The moral of this whole crazy story? You’ll never stop making bad decisions altogether (human fallibility interferes). But you can start making fewer bad decisions by:

  • Approaching decisions rationally; listing pros and cons, and seeking expert advice
  • Defeating impulsivity by improving self-control with “strategic allocation of attention” (distractions)
  • Using appropriate levels of risk aversion to protect what you have

Will all this help me avoid the snooze button next time? Probably not. But it just may help me (and hopefully you) make better financial decisions when it really counts.

What do you think? Why do you make bad decisions—financially or otherwise? What strategies do you use to make better ones?

About David Weliver

David Weliver is the founding editor of Money Under 30. He's a cited authority on personal finance and the unique money issues we face during our first two decades as adults. He lives in Maine with his wife and two children.

Comments

  1. For some reason, I can relate this article to maintaining a certain weight, or trying to lose weight… I guess I try to look at fitness the same way I do with finances…. both require hard work, discipline, and rewards.

    I had to double take the last sentance, first paragraph. Haha, it totally caught me off guard.. I’m not offended or anything. Coors is terrible… Miller Lite all the way.

  2. David Weliver says:

    Great point, Bryan…the decisions to exercise and what to eat are so closely intertwined with financial decisions.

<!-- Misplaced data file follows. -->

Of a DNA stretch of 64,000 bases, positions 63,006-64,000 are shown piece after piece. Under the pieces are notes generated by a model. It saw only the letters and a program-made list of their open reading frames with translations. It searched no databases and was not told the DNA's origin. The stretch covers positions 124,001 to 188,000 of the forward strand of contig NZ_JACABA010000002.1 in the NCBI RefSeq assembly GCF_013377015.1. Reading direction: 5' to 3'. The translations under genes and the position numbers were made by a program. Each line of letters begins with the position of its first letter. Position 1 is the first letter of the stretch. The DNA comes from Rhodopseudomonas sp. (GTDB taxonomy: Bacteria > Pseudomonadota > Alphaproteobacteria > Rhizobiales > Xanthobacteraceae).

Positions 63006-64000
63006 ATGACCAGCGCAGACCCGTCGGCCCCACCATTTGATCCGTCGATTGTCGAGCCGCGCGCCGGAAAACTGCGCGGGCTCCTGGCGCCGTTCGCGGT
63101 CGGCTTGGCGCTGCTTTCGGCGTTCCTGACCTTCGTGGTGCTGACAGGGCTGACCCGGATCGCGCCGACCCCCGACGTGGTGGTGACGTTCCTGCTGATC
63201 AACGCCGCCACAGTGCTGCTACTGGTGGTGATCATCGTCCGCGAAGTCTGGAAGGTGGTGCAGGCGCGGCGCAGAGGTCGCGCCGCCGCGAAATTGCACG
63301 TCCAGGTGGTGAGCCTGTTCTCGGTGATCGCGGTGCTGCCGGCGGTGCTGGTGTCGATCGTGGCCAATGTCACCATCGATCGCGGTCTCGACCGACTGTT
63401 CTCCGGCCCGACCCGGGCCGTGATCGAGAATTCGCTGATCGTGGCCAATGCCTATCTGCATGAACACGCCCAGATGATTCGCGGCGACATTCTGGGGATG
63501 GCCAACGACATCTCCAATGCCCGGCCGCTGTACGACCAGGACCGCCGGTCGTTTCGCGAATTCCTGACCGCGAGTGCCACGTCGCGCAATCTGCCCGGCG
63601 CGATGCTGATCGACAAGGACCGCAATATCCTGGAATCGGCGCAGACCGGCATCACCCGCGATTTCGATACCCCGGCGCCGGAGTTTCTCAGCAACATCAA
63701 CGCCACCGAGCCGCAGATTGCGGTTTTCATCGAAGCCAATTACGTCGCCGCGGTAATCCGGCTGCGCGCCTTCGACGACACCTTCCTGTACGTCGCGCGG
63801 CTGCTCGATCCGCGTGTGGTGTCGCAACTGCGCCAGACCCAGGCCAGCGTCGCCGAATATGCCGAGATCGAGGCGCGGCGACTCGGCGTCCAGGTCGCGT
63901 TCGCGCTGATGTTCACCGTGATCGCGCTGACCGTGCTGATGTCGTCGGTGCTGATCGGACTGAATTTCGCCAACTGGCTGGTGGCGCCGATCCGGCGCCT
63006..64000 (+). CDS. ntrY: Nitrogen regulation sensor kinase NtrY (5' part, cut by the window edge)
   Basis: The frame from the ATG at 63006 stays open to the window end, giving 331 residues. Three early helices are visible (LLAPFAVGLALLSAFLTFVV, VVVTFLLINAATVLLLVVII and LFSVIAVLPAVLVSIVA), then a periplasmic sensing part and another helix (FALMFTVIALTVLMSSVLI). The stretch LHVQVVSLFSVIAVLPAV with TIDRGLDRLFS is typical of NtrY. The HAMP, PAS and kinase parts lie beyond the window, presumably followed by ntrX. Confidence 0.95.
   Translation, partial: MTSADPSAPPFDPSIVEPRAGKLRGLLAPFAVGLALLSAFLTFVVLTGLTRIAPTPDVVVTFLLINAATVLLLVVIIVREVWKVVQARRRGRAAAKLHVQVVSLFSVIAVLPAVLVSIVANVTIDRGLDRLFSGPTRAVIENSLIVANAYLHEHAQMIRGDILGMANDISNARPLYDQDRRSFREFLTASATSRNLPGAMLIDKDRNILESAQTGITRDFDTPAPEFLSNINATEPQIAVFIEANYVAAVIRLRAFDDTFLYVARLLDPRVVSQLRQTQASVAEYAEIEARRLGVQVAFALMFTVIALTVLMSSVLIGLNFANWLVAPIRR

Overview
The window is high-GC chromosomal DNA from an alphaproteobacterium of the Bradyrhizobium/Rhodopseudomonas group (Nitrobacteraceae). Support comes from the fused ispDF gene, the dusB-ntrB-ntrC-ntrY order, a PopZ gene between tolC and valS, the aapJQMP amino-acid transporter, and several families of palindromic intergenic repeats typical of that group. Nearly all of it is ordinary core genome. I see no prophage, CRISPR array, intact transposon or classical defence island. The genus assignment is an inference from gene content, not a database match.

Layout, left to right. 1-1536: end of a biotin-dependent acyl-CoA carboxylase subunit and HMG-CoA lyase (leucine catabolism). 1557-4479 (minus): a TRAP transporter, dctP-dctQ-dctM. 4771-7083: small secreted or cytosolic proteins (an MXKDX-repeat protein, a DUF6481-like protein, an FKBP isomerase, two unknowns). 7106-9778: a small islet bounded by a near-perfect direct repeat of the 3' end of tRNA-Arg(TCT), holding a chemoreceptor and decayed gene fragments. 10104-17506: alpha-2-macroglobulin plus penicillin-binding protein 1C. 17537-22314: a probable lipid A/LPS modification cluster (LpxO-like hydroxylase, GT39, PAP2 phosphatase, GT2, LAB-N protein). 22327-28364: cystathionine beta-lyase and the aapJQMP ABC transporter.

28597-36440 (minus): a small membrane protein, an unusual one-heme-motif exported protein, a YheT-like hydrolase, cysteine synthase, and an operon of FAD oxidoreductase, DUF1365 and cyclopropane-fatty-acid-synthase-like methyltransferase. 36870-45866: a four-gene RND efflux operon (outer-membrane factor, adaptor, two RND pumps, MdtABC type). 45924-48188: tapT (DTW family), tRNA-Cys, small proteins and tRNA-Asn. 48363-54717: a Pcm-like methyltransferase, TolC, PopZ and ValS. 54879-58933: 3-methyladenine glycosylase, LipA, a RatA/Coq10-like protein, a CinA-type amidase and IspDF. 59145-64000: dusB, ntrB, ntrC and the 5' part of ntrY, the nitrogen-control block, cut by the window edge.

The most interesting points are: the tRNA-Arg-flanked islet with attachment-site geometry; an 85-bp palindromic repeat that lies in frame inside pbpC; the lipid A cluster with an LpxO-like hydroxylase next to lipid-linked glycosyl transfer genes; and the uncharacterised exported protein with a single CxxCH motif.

(Although I find it interesting that exercising is like the reverse of impulsive spending or eating…our “impulse” is to be lazy and NOT do what we should).

    And yeah, I spiced up my writing in this one to see if anybody was awake. Nice catch. Hope I didn’t offend anybody else.

  3. to me, one of the most interesting things here was the study that concluded people who lost money were less careful with their finances later.

    That’s counter-intuitive (as you noted, using one of my favorite words), but you can see how the thinking would develop: You’re down, so you start to get nervous and think, “I need to make back what I lost!”

    Scary to realize that the thinking we use at the roulette table could guide our finances, too. But I think good feeds on good, and bad feeds on bad — if you start to concentrate on your finances and think more responsibly, you want to keep good momentum going.

    It’s like getting up to go running in the morning — it’s warm in your bed, it’s cold outside, and exercise can be painful. But once you get a pattern started, you’ll be glad you pushed it.